In December 2013, US communications director Justine Sacco sent a tweet as she boarded a flight: "Going to Africa. Hope I don't get AIDS. Just kidding. I'm white!"
While in flight, the tweet circulated the globe and tens of thousands of people responded with outrage at the racist tweet. The hashtag '#HasJustineLandedYet' began trending worldwide. She subsequently lost her job, and was trolled by thousands of people.
A hugely regrettable mistake for Sacco, made particularly surprising as she worked in communications. But one which illustrates just how badly a misplaced tweet can affect your personal brand.
Conversely, take a look at homeless 20-year-old Jordan Lockett, who's heartfelt handwritten CV was posted on Twitter in July. It was retweeted thousands of times and led to him having meetings with people offering him work.
We all have a personal brand. Not everyone may wish to acknowledge that fact, or do anything about it - but it's there.
Your personal brand is how you appear to the world, and how you sell yourself to the world. Therefore, it stands to reason that a strong brand is preferable to one that is unlikeable.
What affects your personal brand? It's in the way you talk to people and the way you dress. But social media provides a means by which your personal brand can be out there in front of hundreds, thousands, perhaps even millions of people, at any time.
Get it wrong on social media and you can potentially get it wrong in front of thousands. Social media fails don't just happen to celebrities accidentally posting intimate pictures or footballers making offensive comments. We are all capable of posting material that reflects us in a very, very bad light.
Why does it matter? Well, if you're applying for a job, there is every chance that they will check out your social media profile. If you're looking to join a club, speak at an event, get voted into an elected role, there's every chance that your postings will be scrutinised. But regardless of that, why would anyone want to be viewed in a negative light?
Let's take this right to the basics. The names you use are important. That stretches from your email address to your Twitter handle. @babycakes987 is out; @firstnamelastname is in.
And then we get to the content. If you're thinking of posting something, read it twice and edit it before you post. Keep in mind that others are reading and never write something in haste.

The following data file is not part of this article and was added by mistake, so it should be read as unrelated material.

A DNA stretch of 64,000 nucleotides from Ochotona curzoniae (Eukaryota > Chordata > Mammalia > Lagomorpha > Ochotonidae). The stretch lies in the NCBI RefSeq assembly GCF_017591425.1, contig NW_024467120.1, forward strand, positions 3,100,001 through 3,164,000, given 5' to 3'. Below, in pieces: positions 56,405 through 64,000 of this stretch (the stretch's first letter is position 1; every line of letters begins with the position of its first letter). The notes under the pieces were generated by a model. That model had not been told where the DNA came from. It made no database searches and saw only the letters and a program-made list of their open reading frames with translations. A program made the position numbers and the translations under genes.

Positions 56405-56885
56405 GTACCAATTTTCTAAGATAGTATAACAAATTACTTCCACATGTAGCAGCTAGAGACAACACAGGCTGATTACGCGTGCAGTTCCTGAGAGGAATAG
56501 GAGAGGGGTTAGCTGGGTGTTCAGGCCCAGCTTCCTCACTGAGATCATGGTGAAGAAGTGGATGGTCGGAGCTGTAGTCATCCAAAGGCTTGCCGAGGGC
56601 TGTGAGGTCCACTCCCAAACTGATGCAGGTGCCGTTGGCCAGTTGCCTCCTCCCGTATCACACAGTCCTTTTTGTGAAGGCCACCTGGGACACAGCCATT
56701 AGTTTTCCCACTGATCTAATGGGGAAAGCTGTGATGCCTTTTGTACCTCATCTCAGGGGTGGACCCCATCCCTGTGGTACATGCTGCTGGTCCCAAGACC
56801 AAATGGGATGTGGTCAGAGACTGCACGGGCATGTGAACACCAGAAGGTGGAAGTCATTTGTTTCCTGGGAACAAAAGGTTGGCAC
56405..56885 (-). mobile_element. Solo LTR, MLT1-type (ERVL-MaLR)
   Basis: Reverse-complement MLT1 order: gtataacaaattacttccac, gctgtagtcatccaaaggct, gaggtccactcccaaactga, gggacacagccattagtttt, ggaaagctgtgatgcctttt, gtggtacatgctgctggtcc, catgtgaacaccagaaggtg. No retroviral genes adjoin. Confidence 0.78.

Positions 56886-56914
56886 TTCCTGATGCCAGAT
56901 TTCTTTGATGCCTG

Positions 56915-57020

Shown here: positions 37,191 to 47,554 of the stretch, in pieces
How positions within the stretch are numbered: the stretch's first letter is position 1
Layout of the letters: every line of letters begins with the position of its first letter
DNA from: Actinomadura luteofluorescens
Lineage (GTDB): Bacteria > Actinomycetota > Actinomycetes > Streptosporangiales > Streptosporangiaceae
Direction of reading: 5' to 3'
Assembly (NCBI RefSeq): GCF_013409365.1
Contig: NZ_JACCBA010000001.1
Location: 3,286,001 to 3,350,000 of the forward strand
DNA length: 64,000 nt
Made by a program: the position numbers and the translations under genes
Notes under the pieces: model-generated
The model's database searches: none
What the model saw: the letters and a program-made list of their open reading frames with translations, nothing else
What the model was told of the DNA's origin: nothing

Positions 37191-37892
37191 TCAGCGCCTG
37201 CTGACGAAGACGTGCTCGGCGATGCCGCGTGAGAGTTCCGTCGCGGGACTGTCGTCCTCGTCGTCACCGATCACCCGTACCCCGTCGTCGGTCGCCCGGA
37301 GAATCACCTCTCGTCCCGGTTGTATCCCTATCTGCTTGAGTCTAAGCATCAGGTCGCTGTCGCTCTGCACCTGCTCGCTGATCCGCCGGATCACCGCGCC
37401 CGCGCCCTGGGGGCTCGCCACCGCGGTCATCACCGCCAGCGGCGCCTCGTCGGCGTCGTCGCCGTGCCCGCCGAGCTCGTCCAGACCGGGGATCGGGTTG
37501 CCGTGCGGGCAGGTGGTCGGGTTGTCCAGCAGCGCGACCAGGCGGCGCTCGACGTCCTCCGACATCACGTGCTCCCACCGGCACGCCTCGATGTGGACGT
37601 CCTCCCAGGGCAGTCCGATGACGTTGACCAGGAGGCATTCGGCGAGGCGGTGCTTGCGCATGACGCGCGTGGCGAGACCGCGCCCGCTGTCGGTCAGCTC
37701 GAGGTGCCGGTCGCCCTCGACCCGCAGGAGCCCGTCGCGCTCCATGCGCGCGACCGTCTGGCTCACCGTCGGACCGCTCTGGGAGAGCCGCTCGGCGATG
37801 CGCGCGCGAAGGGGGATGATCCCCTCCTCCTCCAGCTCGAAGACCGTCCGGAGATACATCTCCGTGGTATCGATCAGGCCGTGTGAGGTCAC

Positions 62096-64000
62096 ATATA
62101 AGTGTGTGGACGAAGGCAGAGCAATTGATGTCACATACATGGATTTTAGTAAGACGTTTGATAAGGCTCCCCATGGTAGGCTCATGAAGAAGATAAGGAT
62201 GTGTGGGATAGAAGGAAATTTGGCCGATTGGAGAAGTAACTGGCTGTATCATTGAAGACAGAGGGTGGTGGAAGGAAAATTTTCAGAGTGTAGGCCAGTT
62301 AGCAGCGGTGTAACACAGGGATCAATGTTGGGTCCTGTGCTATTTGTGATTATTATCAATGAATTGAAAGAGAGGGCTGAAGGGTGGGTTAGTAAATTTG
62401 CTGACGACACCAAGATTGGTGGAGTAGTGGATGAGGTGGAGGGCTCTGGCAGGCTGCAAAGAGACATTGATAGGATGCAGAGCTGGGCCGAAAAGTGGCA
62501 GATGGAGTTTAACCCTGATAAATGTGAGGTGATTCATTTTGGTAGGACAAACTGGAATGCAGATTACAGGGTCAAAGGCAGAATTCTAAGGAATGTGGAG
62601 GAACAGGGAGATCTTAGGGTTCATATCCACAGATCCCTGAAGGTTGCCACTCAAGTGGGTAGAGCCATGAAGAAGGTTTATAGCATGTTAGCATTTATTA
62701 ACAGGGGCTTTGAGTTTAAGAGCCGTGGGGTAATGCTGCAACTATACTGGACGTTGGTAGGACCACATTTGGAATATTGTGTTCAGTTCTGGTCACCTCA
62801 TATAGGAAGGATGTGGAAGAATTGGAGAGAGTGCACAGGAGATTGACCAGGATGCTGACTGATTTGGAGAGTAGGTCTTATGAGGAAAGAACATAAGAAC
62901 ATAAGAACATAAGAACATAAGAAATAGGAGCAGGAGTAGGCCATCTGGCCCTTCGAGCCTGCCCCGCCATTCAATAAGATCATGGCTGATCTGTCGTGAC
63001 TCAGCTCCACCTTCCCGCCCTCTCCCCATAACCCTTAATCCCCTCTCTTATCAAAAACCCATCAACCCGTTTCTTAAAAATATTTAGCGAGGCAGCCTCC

Remember the story of 22-year old Connor Riley, just another young person who had been offered a job for which she had mixed feelings. Feelings which she voiced on Twitter: "Cisco just offered me a job! Now I have to weigh the utility of a fatty paycheck against the daily commute to San Jose and hating the work."
A Cisco employee tweeted back, "Who is the hiring manager? I'm sure they would love to know you will hate the work. We here at Cisco are versed in the web." Oh dear, Connor.
The pictures that you post also say so much about your personal brand. Is there alcohol (or worse) in view? Are there any photos of - ahem - unusual social situations? Take them down, they're ready and waiting for someone to draw attention to them, probably when you least want it.
And react carefully. You're not Kim Kardashian or Azealia Banks, and flaming isn't cool. You could easily give the wrong impression if you lash out at someone emotionally. Never react to others' posts immediately. Wait and think twice before you respond.
I've focused a lot on the caution side so far. But if you were only to think in such terms, your online personal brand stands a chance of being pretty dull. It's a tough line to walk: how to be inoffensive while being interesting, witty and opinionated in a way that enhances the way people see you. Tricky... but not impossible.
Look at Taylor Swift. She is masterful in the way that she uses social media, using it to portray herself as approachable and unpretentious, but also someone who has strong points of view on issues that she cares about.
Think about your own talents and interests. Define your area of expertise and identify your passions. What makes you different? What are the things that interest you enough to talk about more than anything else? Once you have those subjects in mind, put in some research and develop your insights on them.
It's not a long leap from there to being able to develop a core message or mission statement.
It's useful to look at how other people behave online, and from there see if you can work out their own mission statements. Take someone like Hillary Clinton, or Boris Johnson. What kind of personal brand are they trying to create, and how do they achieve it?
It's not an accident that they come across in the way that they do - it's all been well thought through to achieve the very specific effect that they want to achieve.
You can do it as well. And let's be clear, I'm not talking about lying or concealing your true identity. Think of it as being the best version of yourself.Suggest a correction